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Semin Immunol. 2013 Apr;25(2):89-103. doi: 10.1016/j.smim.2013.04.007. Epub 2013 Jun 5.

Vaccinomics, adversomics, and the immune response network theory: individualized vaccinology in the 21st century.

Author information

1
Mayo Clinic Vaccine Research Group, Rochester, MN 55905, USA. Poland.gregory@mayo.edu

Abstract

Vaccines, like drugs and medical procedures, are increasingly amenable to individualization or personalization, often based on novel data resulting from high throughput "omics" technologies. As a result of these technologies, 21st century vaccinology will increasingly see the abandonment of a "one size fits all" approach to vaccine dosing and delivery, as well as the abandonment of the empiric "isolate-inactivate-inject" paradigm for vaccine development. In this review, we discuss the immune response network theory and its application to the new field of vaccinomics and adversomics, and illustrate how vaccinomics can lead to new vaccine candidates, new understandings of how vaccines stimulate immune responses, new biomarkers for vaccine response, and facilitate the understanding of what genetic and other factors might be responsible for rare side effects due to vaccines. Perhaps most exciting will be the ability, at a systems biology level, to integrate increasingly complex high throughput data into descriptive and predictive equations for immune responses to vaccines. Herein, we discuss the above with a view toward the future of vaccinology.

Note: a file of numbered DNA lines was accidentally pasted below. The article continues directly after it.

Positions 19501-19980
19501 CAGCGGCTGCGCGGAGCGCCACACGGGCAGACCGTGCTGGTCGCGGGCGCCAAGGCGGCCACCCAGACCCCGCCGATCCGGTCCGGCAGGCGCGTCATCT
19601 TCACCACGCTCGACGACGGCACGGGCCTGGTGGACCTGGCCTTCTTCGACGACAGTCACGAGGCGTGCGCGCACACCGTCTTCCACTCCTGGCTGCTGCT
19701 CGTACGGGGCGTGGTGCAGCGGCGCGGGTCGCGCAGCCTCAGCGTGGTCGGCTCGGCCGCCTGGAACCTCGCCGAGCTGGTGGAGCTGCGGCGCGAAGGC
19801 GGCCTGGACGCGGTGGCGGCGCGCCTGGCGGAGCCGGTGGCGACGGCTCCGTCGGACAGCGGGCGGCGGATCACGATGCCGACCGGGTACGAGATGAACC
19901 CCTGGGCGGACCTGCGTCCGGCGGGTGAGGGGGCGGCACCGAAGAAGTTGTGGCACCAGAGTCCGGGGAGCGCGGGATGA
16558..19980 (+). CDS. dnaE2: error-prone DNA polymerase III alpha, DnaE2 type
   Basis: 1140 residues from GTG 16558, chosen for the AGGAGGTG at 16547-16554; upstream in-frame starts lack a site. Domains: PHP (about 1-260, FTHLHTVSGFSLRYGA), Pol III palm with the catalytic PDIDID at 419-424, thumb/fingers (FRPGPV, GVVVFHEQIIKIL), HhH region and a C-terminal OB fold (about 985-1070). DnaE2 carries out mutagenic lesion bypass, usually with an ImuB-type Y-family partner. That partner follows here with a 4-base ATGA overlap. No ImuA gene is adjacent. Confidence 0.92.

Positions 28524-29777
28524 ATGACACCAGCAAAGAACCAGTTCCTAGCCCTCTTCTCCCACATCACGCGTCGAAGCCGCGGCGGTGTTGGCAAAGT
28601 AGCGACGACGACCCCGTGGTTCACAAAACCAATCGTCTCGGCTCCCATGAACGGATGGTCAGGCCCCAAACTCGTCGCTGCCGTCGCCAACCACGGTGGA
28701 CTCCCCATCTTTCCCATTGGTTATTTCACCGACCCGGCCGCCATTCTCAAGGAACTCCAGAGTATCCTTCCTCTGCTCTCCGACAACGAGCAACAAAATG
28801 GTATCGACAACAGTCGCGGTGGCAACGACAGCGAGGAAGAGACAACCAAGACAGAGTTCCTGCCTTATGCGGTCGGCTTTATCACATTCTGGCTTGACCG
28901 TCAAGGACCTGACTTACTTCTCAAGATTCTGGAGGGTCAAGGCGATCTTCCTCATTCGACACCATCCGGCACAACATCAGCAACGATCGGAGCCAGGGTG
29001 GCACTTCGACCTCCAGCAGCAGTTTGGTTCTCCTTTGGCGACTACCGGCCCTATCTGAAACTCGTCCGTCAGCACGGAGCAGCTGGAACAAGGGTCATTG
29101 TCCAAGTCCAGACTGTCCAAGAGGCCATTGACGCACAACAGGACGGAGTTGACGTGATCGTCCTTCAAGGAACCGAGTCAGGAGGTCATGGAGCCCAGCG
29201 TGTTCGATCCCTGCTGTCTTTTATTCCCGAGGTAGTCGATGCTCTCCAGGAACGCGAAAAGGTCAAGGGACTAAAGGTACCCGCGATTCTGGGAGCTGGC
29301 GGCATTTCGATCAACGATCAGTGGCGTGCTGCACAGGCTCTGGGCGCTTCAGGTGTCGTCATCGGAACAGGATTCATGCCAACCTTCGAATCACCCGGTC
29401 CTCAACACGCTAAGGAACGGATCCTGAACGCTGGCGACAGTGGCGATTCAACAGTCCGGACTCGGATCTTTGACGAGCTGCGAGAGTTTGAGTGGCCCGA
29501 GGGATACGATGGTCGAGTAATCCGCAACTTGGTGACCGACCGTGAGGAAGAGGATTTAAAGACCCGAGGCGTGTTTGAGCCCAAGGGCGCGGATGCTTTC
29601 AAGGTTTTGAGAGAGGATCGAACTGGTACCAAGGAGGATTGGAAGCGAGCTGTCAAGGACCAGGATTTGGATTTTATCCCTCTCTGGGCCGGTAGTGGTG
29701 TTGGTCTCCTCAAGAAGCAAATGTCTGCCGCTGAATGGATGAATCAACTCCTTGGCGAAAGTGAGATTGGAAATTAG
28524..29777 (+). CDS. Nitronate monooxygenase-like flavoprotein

KEYWORDS:

Adaptive immunity; Adversomics; Biotechnology; Computational biology; Genomics; Immune response network theory; Immunogenetics; Individualized medicine; Individualized vaccinology; Modeling; Predictive equation; Proteomics; Systems biology; Vaccination; Vaccines; Vaccinomics

PMID:
23755893
PMCID:
PMC3752773
DOI:
10.1016/j.smim.2013.04.007
[Indexed for MEDLINE]
Free PMC Article

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